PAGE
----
On the last morning of TIP4, we were treated to several stimulating presentations. First, we listened to a presentation by Paul Treu, coach of the World Cup champion South African Sevens team. He stressed that his team’s success was in large part due to continuity (tenure) between both players and staff. Furthermore, South African sevens players are full-time, i.e., they do not play 15’s. They are also monitored on a daily basis for fitness and health.
We were also treated to a fascinating presentation by Jake White, who coached the Springboks to World Cup glory in 2007. He focused on attention to details and showed how, starting from basic plays, he had created an elaborate play-book for the Springboks with an emphasis on defense. His presentation was especially useful for the TIP coaches, since it showed the level of preparation and tactical detail that is needed to win at the highest level of international rugby. I couldn’t help but notice how the Springbok playbook was somewhat similar to an American football playbook!
We also listened to an entertaining presentation by Tim Noakes, professor of exercise and sport science at the University of Cape Town. He emphasized the need for recovery and impressed the audience with data on performance and training, using international teams as examples. He also highlighted the mental aspect of training and performance, using Roger Bannister’s four minute mile as an example. Prof Noakes also stressed that in terms of literature and professionalism, American football was “40 years ahead” of world rugby, so rugby has a lot of room to learn and grow. In fact, it struck me during the past two weeks that even though USA is considered a second tier rugby nation, the tier one nations look to professional American sports as an example of how to grow and commercialize rugby. Many of the TIP presenters used examples from American football to highlight their points.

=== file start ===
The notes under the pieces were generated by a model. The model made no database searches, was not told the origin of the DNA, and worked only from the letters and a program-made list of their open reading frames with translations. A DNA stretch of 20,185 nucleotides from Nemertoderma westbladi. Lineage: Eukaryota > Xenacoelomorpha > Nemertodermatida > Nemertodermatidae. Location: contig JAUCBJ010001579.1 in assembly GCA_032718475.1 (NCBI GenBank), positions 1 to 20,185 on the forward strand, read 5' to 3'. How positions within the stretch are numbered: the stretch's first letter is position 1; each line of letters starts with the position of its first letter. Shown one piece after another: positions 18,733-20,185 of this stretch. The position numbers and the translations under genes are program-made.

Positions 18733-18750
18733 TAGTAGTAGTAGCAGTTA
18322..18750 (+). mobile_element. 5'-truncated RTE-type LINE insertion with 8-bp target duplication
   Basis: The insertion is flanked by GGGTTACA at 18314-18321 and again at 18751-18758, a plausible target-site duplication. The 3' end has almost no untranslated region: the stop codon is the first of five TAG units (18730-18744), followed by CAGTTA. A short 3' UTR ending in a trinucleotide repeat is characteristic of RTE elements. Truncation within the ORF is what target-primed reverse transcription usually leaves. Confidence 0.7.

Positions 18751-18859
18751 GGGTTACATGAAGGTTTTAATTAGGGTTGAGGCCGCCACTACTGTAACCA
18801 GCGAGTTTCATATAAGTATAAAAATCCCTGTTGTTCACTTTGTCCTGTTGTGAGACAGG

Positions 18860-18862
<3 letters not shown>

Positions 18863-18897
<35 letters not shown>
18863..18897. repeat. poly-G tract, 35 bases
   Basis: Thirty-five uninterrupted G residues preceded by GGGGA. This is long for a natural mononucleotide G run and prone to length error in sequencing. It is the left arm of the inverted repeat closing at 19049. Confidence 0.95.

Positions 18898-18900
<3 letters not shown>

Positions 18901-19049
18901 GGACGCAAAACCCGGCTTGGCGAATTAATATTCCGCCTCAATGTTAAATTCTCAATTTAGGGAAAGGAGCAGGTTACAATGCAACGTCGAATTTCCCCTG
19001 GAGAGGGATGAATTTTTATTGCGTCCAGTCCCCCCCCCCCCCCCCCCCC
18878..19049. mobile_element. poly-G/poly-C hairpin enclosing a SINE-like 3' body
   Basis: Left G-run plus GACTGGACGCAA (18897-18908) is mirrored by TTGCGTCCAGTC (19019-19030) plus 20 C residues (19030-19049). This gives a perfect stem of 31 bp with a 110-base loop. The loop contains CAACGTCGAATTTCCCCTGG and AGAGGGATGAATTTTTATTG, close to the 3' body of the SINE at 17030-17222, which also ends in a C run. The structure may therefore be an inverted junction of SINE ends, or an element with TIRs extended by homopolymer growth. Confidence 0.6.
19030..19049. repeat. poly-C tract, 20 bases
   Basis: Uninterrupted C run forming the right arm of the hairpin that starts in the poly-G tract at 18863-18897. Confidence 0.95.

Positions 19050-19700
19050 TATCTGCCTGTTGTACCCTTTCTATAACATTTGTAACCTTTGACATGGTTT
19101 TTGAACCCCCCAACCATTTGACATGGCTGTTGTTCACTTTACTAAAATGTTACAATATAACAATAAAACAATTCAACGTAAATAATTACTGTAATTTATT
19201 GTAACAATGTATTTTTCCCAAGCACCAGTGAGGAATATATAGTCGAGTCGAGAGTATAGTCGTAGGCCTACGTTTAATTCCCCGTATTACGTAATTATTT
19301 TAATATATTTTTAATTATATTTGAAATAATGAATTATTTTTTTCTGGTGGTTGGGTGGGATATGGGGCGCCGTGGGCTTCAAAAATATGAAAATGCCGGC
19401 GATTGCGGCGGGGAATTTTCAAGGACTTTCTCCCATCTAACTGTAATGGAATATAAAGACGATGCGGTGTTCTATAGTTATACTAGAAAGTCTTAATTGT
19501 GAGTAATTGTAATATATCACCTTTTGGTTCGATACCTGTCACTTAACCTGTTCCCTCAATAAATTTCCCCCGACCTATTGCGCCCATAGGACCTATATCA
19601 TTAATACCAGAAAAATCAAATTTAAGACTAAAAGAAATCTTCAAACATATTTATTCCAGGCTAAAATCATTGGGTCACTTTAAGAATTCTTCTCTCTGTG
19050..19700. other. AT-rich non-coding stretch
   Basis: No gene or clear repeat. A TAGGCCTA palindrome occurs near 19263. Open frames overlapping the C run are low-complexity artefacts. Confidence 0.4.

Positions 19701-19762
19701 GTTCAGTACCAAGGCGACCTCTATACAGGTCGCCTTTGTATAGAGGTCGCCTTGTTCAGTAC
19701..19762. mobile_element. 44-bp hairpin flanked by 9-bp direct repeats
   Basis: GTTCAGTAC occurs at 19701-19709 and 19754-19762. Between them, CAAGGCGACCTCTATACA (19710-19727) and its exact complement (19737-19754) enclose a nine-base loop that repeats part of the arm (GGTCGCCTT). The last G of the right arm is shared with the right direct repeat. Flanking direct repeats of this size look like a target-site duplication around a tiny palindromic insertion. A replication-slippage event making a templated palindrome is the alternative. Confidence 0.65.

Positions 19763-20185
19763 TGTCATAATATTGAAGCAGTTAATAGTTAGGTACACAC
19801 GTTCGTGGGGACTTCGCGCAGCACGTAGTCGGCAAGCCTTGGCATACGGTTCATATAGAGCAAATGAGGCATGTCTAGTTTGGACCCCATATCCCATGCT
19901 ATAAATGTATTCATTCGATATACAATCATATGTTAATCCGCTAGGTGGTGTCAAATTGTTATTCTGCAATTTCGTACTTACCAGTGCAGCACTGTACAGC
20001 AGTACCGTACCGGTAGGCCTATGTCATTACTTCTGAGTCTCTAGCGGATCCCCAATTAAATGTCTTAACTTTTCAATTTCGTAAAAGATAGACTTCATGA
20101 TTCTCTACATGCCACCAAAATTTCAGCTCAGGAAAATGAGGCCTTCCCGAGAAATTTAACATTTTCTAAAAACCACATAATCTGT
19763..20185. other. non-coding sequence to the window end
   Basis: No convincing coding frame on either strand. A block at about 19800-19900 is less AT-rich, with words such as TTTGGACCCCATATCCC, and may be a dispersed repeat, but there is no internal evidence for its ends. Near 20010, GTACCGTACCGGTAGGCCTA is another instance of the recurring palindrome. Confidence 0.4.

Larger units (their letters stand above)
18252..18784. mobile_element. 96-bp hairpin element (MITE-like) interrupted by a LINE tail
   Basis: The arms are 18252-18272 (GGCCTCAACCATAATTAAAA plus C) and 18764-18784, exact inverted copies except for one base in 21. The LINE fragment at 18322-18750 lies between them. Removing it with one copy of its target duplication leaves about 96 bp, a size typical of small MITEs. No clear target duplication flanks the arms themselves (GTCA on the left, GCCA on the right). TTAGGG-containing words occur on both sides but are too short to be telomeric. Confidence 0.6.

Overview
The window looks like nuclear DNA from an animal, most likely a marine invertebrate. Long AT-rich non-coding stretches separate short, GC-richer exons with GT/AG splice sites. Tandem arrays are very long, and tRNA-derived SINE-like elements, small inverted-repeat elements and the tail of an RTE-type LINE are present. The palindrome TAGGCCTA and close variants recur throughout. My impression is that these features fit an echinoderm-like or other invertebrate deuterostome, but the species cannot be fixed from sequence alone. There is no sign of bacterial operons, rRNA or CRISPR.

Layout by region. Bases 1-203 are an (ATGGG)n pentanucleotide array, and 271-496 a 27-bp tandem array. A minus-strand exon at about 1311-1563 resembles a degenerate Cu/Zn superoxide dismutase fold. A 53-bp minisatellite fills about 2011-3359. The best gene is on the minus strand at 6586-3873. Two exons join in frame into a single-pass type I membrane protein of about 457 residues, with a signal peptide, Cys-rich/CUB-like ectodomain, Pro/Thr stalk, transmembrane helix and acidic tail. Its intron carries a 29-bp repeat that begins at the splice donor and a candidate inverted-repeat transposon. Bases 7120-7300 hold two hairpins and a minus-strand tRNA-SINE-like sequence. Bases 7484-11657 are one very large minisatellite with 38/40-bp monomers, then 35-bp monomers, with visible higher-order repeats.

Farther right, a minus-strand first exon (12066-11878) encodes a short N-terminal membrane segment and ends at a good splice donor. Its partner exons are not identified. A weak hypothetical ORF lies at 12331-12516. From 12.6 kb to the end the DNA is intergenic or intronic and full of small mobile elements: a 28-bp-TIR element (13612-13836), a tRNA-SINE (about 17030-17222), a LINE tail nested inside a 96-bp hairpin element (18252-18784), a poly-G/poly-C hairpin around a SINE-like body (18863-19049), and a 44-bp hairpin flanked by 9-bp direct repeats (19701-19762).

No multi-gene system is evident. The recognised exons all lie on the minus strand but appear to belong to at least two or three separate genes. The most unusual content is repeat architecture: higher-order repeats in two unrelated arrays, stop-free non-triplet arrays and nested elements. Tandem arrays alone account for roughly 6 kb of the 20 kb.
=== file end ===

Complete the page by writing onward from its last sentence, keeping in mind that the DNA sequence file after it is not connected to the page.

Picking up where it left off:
All TIP referees had brief one-on-one’s with Tappe Henning to touch base on future plans and options. We bade farewell to him and agreed to keep in touch.
In the evening, I enjoyed watching the visiting All American rugby team defeat the Stellenbosch Markotters 36-24. Even though the Markotters are essentially a third string varsity select side, beating them is no mean task since Stellenbosch has the top university rugby team in South Africa. I congratulated Matt Sherman and Dave Williams who were at the stadium with the USA team.
TIP organizers and participants were treated to a hearty farewell dinner BBQ in which we thanked everyone for their efforts and company. Steph Nel and the Western Province Rugby Institute (WPRI) were very good hosts.
SATURDAY August 1
My 18-hour South African Airlines flight from Johannesburg to Washington DC was poorly timed as it took off during the second TriNations match between New Zealand and South Africa. In case anyone was wondering about the score, the pilot announced that the Springboks had won 31-19, which drew loud applause and cheers from the passengers.
SUNDAY August 2
After a 36-hour trip from Stellenbosch to San Jose, I now have to get back into my regular routine despite jet-lag…
I would like to thank USA Rugby for nominating me for this great opportunity in Stellenbosch. I will be a better referee as a result and I intend to share my new-found insights and knowledge with my USA referee colleagues.
Coach Development Program Seeks Workshop Hosts
From USA Rugby’s Coach Development Department.
Is your area in need of certified coaches? Are you interested in hosting a CDP workshop? USA Rugby has streamlined its host requirements. We now will be accepting host applications all year round; the only requirement is that you give a 3 weeks advanced notice. For more information on how to apply click here www.usarugby.org/goto/host_req. If you have any further questions please contact Coach Development Manager Mollie McCarthy at email@example.com.